3 Little Old Ladies out of 5.

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Saturday, April 05, 2008

New Movie Review: "21"

The list of movies dealing with card games is long. The list of good movies that deal with card games is significantly lower. The movie 21 will not find itself on the latter list, but it is somewhat entertaining and isn't too boring (though it is never too exciting either, as it follows cliche after cliche).

The story, which is more inspired by than based upon the nonfiction book "Bringing Down the House," follows Ben (Jim Sturgess, Jude from Across the Universe) as an MIT student needing to pay for Harvard Medical School. Appling for a scholarship, the man in charge says Ben needs to dazzle, jump off the page, to get a free ride. Of course, that suggestion eventually leads to Ben's decision to join up with Professor Rosa (Kevin Spacey) and his group of students, one of which is Kate Bosworth, as they try to count cards in blackjack. I say eventually because there are two or three scenes after Rosa approaches Ben where Ben completely shuts him down. It isn't new territory to say the least when a main character denies, denies, denies, then accepts somewhat out of the blue, or after a lackluster motivational plot comes up (in this case, in the form of a check Ben's mom gives him to pay for tuition).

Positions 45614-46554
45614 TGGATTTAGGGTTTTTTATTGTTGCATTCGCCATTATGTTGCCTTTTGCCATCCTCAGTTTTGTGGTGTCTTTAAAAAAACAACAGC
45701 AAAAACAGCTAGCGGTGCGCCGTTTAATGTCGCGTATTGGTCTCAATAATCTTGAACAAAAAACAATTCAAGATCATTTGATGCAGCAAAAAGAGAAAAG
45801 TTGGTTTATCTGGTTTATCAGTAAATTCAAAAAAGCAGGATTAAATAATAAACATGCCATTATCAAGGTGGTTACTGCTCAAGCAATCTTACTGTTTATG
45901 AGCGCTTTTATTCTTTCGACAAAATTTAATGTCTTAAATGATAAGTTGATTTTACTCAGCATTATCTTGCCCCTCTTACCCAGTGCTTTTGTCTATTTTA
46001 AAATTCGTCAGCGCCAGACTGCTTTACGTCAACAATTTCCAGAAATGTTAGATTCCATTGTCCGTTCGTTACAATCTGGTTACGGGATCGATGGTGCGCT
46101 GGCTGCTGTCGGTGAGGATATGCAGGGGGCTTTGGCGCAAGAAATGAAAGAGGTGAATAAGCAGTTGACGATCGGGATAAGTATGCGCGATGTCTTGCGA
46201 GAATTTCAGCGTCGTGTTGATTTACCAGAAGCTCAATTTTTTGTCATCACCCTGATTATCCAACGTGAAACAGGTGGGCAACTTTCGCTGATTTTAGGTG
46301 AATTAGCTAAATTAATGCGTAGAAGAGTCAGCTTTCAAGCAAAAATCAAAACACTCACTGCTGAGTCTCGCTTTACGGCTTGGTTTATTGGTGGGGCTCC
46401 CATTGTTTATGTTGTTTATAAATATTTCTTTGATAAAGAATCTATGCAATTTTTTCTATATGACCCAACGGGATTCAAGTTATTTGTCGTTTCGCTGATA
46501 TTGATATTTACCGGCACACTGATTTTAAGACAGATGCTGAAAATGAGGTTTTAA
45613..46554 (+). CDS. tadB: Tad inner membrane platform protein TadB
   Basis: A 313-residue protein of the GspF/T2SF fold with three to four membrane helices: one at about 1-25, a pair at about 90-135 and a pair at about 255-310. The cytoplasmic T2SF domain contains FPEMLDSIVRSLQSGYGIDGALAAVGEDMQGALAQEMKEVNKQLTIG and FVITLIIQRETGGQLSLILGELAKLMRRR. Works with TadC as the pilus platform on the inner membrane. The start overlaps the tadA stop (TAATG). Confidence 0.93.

From there, the movie picks up, as we are introduced to another character: Vegas. Vegas becomes Ben's focal point, abandoning his two best friends and becoming the place where he says "he can become anybody." It is quite funny for him to say that, and for the other members of the group to sometimes adapt disguises to hide themselves, but Jim Sturgess never dons one until the end. Even Kate Bosworth gets in some hideous wigs and accents. Talking about accents, Sturgess's Boston accents comes and goes with hilarious effect. It is quite interesting to see after remembering his British accent in Across the Universe. Sturgess is from the UK.